By: Stephen King & Peter Straub
Jack Sawyer’s mother has begun the slow and painful march of death. Rather than passing comfortably in her sleep at a ripe old age, Lily will spend her final days losing her personal battle to cancer. Yet she endures this inevitability with an actress’s grace and without a single complaint. In fact, she would prefer to ignore her situation entirely choosing instead to spend her final months in peace at the Alhambra Hotel with her son.
However, the only way to accomplish that momentary peace was to pack up and disappear without telling Morgan Sloat where they were going. Morgan Sloat, the only man capable enough and persistent enough to darken the last days of Lily’s life and threaten Jack’s future. But running away won’t hide them.
Jack knows that Morgan is coming, and he understands why. His mother’s life is the most valuable in both the seen and unseen worlds. Her recovery is the only way to save both realities from complete ruin and calamity. Jack, a young boy of only twelve, must venture alone where his mother cannot venture or protect him in the hopes of finding the only thing that can save her life.
After diving into this novel, it doesn’t take very long to notice that this was definitely a collaboration between King and someone who distinctly isn’t King. Now, I have never read anything written solely by Peter Straub, and, based on what I’ve seen here, I’m not really sure I want to.
Predating the 90’s, King’s writing can be easily described as rambling or wordy. He admits in old interviews that he has a tendency to write long. Any Constant Reader knows that he enjoys savoring backstories and exploring his characters in all facets of their lives from the past to the present. However, The Talisman was a whole new level of meandering. Somewhere deep down, I got what the story was trying to do. I saw the potential. I loved the premise. I came for the story and stayed for the ending, but I wasn’t happy through large chunks of that journey to page 735.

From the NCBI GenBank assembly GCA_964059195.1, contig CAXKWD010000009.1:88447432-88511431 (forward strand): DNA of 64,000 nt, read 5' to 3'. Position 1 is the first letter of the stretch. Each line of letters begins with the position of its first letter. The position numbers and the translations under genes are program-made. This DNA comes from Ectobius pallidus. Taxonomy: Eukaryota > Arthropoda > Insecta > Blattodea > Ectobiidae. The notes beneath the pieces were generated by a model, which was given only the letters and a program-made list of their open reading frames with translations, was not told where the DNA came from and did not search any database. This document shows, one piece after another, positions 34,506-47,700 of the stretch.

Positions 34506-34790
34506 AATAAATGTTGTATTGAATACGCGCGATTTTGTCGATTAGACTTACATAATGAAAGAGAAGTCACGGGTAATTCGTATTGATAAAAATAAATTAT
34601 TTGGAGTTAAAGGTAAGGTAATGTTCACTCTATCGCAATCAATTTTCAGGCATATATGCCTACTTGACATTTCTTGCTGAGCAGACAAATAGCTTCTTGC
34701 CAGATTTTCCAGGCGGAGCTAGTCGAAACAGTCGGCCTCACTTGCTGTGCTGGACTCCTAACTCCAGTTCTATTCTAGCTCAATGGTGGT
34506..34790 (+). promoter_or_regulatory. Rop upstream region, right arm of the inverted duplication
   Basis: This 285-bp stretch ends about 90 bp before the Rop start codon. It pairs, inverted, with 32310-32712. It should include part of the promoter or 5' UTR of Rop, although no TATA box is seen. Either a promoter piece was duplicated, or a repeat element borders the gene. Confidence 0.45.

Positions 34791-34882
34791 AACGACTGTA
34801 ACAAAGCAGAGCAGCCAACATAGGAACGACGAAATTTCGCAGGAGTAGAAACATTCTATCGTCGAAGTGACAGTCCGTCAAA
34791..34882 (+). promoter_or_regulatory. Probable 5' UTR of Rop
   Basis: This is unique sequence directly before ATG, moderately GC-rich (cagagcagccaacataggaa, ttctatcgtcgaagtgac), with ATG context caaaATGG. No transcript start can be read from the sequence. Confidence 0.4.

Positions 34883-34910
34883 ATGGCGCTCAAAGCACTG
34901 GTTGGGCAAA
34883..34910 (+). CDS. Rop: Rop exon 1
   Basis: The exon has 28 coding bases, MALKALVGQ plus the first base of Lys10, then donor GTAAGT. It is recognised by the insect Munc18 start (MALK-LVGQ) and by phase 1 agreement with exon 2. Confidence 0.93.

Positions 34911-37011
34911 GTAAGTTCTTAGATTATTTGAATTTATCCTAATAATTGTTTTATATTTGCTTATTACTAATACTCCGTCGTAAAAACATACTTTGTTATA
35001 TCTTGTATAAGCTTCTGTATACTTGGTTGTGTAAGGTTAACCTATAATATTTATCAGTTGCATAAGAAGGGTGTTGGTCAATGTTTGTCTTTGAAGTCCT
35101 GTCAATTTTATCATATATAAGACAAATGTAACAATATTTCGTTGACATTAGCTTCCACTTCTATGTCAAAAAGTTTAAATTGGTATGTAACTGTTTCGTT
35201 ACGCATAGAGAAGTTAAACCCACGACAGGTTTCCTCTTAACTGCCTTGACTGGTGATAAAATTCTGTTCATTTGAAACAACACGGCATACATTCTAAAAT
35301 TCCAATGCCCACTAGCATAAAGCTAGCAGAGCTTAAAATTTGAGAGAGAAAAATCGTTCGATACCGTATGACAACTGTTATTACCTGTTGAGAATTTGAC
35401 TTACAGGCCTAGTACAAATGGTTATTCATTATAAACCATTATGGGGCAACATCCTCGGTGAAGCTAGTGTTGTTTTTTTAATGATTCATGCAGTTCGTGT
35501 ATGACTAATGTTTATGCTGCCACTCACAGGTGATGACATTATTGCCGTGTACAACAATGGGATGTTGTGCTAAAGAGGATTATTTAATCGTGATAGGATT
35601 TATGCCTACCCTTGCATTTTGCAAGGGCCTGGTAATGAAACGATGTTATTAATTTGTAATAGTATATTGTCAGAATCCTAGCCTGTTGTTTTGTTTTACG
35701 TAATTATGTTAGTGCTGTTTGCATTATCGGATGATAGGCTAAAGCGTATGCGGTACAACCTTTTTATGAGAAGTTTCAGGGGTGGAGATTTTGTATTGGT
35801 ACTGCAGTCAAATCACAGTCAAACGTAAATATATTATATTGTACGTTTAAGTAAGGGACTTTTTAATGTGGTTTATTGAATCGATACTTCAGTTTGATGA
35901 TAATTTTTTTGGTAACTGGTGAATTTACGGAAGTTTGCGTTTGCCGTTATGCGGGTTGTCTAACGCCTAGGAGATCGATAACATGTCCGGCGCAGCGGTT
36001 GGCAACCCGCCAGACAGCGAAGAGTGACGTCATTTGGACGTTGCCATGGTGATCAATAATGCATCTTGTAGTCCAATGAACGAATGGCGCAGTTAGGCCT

There was a point buried somewhere in those lines and lines of text. A moral cried out to be understood but was crushed under an avalanche of mundane, repetitive passages that had me thinking “This again? Oh please, not this again.” I experienced the same scenes and intense déjà vu through most of the story not because I lost my mind but because the word patterns and paragraphs seemed to say the same sentence but in a slightly different way over and over and over and over again. This story could have been cut down by about 300-350 pages and had a more powerful impact if the authors had just been concise.
The time jumps, in the beginning, gave me a headache and some plot points didn’t make sense even if you take the existence of magic into consideration. I hate convenience in a story. It’s boring, and therefore doesn’t make for compelling literature.
The writing at the end felt sloppy and rushed to me like they were trying to find some way to wrap it up while making sense. In doing this, the authors missed some of the finer details that to me stuck out like big flags.
I don’t rate this book very highly, and I had already bought the sequel before reading The Talisman. I guess I’m going to have to read that but will probably take a short break before I do.
Overall rating: 2.5